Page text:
The commercial and legal challenges of offsite construction technology have become more pronounced with the ongoing rise and growing popularity of such construction method. Offsite construction represents a combination between construction services-based activities and manufacturing/fabrication goods-based tasks, thus called hybrid transactions. This mixed nature has created many uncertainties concerning whether the common law or the Uniform Commercial Code (UCC) shall govern. To this end, this paper aims to enhance the knowledge of the commercial and legal treatment of hybrid offsite construction transactions. To achieve that, this paper followed a research methodology that employs three types of analysis: Analysis of the commercial and legal provisions, case study analysis, and comparative analysis. That said, the paper (1) studied the UCC's commercial and legal stipulations with regard to hybrid offsite construction transactions; (2) analyzed six case studies in the US to examine the decision structure upon which the courts determine whether the common law or the UCC shall govern the hybrid offsite construction transactions; and (3) compared between the common law and UCC provisions as related to the treatment of hybrid offsite construction transactions. To verify the usefulness and benefits of the performed analyses in this paper, the authors shared the outcomes of the paper with a focus group of leading attorneys and experts at two major US law firms with an average experience of more than 20 years in hybrid transactions, offsite construction processes, and their related commercial and legal considerations. This paper provides guidance on different commercial and legal aspects of hybrid offsite construction transactions including offer acceptance and withdrawal, requirements for a written contract, offsite-fabricated goods' inspection and rejection, risk of loss, and warranties, among others. Further, eight factors were identified to determine whether the common law or the UCC shall govern hybrid offsite construction transactions. This paper makes many contributions to the body of knowledge, with the primary contributions being providing a better discernment of the commercial and legal aspects of hybrid offsite construction projects and offering guidance to the management, commercial, and legal practitioners on different considerations related to offsite construction transactions.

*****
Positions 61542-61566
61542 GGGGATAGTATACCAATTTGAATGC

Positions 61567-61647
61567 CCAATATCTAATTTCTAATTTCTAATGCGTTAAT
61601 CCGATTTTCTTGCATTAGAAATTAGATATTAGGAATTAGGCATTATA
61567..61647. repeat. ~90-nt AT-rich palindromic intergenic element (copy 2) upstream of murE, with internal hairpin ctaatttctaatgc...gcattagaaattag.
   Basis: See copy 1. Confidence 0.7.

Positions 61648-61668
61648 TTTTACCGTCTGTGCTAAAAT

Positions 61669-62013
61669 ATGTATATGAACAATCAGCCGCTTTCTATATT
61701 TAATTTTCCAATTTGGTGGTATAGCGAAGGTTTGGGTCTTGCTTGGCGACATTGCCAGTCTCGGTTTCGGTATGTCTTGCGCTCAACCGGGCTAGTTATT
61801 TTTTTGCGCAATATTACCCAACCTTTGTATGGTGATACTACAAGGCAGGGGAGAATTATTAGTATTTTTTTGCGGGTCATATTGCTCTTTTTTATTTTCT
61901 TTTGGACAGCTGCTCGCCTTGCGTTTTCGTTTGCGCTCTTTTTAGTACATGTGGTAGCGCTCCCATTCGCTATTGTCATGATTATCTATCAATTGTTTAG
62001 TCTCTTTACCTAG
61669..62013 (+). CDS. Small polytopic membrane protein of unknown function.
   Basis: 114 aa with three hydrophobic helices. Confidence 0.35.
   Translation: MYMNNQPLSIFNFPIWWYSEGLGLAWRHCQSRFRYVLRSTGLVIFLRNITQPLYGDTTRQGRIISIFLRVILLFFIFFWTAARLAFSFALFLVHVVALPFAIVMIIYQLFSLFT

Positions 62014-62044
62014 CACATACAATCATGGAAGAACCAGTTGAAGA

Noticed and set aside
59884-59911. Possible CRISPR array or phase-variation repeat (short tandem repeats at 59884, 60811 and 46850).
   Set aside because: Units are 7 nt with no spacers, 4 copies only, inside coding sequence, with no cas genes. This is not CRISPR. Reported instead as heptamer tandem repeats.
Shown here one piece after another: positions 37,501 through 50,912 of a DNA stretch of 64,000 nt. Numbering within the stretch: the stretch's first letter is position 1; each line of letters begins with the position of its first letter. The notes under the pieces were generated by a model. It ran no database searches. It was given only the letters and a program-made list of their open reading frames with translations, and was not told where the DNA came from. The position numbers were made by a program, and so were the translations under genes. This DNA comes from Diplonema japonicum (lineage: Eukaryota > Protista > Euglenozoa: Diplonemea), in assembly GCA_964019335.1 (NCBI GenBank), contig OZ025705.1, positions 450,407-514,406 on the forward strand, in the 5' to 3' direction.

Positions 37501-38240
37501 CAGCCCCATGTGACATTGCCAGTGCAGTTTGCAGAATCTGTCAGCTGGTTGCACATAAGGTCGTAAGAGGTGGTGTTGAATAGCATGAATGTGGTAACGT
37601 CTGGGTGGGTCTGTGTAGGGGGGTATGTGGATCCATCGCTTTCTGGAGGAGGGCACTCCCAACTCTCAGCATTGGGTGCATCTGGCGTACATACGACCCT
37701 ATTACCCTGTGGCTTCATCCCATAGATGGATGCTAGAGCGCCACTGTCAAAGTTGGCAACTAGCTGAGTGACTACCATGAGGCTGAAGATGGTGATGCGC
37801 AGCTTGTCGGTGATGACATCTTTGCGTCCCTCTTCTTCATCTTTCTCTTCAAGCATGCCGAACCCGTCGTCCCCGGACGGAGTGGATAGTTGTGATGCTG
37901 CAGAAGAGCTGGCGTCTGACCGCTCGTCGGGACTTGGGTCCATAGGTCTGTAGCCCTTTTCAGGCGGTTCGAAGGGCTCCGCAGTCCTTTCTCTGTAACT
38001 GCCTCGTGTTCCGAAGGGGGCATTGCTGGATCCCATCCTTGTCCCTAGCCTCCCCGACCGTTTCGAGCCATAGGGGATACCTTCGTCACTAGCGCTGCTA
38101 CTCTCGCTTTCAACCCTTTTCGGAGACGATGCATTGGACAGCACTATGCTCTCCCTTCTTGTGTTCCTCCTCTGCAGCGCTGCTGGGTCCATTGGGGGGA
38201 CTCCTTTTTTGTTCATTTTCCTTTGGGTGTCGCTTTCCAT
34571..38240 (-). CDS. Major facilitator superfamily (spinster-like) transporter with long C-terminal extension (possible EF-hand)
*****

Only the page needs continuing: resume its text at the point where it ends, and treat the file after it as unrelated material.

|Journal of Construction Engineering and Management
|Published - Dec 1 2020
All Science Journal Classification (ASJC) codes
- Civil and Structural Engineering
- Building and Construction
- Industrial relations
- Strategy and Management